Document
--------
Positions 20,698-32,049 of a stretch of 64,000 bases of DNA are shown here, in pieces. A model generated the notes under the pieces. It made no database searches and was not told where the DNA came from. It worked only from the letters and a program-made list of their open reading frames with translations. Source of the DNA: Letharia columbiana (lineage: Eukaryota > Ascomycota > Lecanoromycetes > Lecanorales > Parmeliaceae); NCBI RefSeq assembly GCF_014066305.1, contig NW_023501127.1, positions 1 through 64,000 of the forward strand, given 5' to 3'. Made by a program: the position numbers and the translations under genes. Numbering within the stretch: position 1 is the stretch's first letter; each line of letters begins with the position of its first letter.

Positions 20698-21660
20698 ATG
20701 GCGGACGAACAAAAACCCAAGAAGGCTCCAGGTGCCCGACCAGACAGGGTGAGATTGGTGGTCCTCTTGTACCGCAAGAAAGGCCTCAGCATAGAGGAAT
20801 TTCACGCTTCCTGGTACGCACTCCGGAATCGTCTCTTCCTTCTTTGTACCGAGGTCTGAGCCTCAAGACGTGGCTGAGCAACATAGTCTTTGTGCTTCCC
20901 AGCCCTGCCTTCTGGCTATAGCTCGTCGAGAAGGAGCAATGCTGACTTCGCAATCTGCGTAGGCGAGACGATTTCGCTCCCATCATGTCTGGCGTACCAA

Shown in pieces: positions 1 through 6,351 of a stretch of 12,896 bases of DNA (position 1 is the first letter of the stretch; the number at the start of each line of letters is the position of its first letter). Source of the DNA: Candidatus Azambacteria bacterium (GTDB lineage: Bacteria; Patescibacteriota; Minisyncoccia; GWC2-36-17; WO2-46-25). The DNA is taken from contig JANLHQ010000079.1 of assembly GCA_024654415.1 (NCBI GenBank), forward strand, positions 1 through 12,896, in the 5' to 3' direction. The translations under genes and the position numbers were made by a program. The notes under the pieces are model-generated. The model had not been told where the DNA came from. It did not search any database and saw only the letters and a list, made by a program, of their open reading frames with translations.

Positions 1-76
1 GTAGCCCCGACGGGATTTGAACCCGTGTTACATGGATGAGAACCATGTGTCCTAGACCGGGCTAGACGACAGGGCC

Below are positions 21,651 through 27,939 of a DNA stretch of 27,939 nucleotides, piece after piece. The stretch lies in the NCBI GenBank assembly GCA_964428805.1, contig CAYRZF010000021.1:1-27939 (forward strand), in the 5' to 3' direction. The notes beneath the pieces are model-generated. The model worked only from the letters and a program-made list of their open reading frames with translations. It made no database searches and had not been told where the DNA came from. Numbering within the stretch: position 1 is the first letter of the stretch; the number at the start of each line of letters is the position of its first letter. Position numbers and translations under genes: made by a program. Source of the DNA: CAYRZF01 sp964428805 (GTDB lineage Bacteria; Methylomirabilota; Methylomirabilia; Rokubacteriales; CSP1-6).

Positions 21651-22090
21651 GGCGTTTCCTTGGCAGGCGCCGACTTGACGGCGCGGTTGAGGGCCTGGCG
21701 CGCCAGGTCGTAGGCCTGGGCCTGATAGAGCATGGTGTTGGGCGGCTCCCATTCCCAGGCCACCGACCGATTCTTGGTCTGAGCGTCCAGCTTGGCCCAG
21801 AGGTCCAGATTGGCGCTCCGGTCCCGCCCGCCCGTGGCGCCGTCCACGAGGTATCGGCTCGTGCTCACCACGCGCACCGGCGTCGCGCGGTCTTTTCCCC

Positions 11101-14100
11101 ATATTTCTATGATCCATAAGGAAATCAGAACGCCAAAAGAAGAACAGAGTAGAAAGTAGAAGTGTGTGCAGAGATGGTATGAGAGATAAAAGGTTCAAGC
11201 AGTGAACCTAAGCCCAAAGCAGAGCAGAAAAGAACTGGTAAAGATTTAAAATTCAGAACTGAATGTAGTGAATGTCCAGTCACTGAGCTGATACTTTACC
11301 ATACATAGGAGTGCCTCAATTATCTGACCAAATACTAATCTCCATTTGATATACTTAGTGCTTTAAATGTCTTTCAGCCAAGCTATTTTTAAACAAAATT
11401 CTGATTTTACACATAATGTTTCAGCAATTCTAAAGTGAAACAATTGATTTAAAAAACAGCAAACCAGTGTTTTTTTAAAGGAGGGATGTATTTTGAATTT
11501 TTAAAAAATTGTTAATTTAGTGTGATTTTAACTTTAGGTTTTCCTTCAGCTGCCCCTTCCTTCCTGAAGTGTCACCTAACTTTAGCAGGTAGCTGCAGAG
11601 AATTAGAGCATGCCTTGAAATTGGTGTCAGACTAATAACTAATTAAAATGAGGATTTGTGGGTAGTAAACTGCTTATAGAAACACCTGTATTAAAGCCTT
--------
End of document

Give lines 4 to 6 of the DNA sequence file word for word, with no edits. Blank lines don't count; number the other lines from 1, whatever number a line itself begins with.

20701 GCGGACGAACAAAAACCCAAGAAGGCTCCAGGTGCCCGACCAGACAGGGTGAGATTGGTGGTCCTCTTGTACCGCAAGAAAGGCCTCAGCATAGAGGAAT
20801 TTCACGCTTCCTGGTACGCACTCCGGAATCGTCTCTTCCTTCTTTGTACCGAGGTCTGAGCCTCAAGACGTGGCTGAGCAACATAGTCTTTGTGCTTCCC
20901 AGCCCTGCCTTCTGGCTATAGCTCGTCGAGAAGGAGCAATGCTGACTTCGCAATCTGCGTAGGCGAGACGATTTCGCTCCCATCATGTCTGGCGTACCAA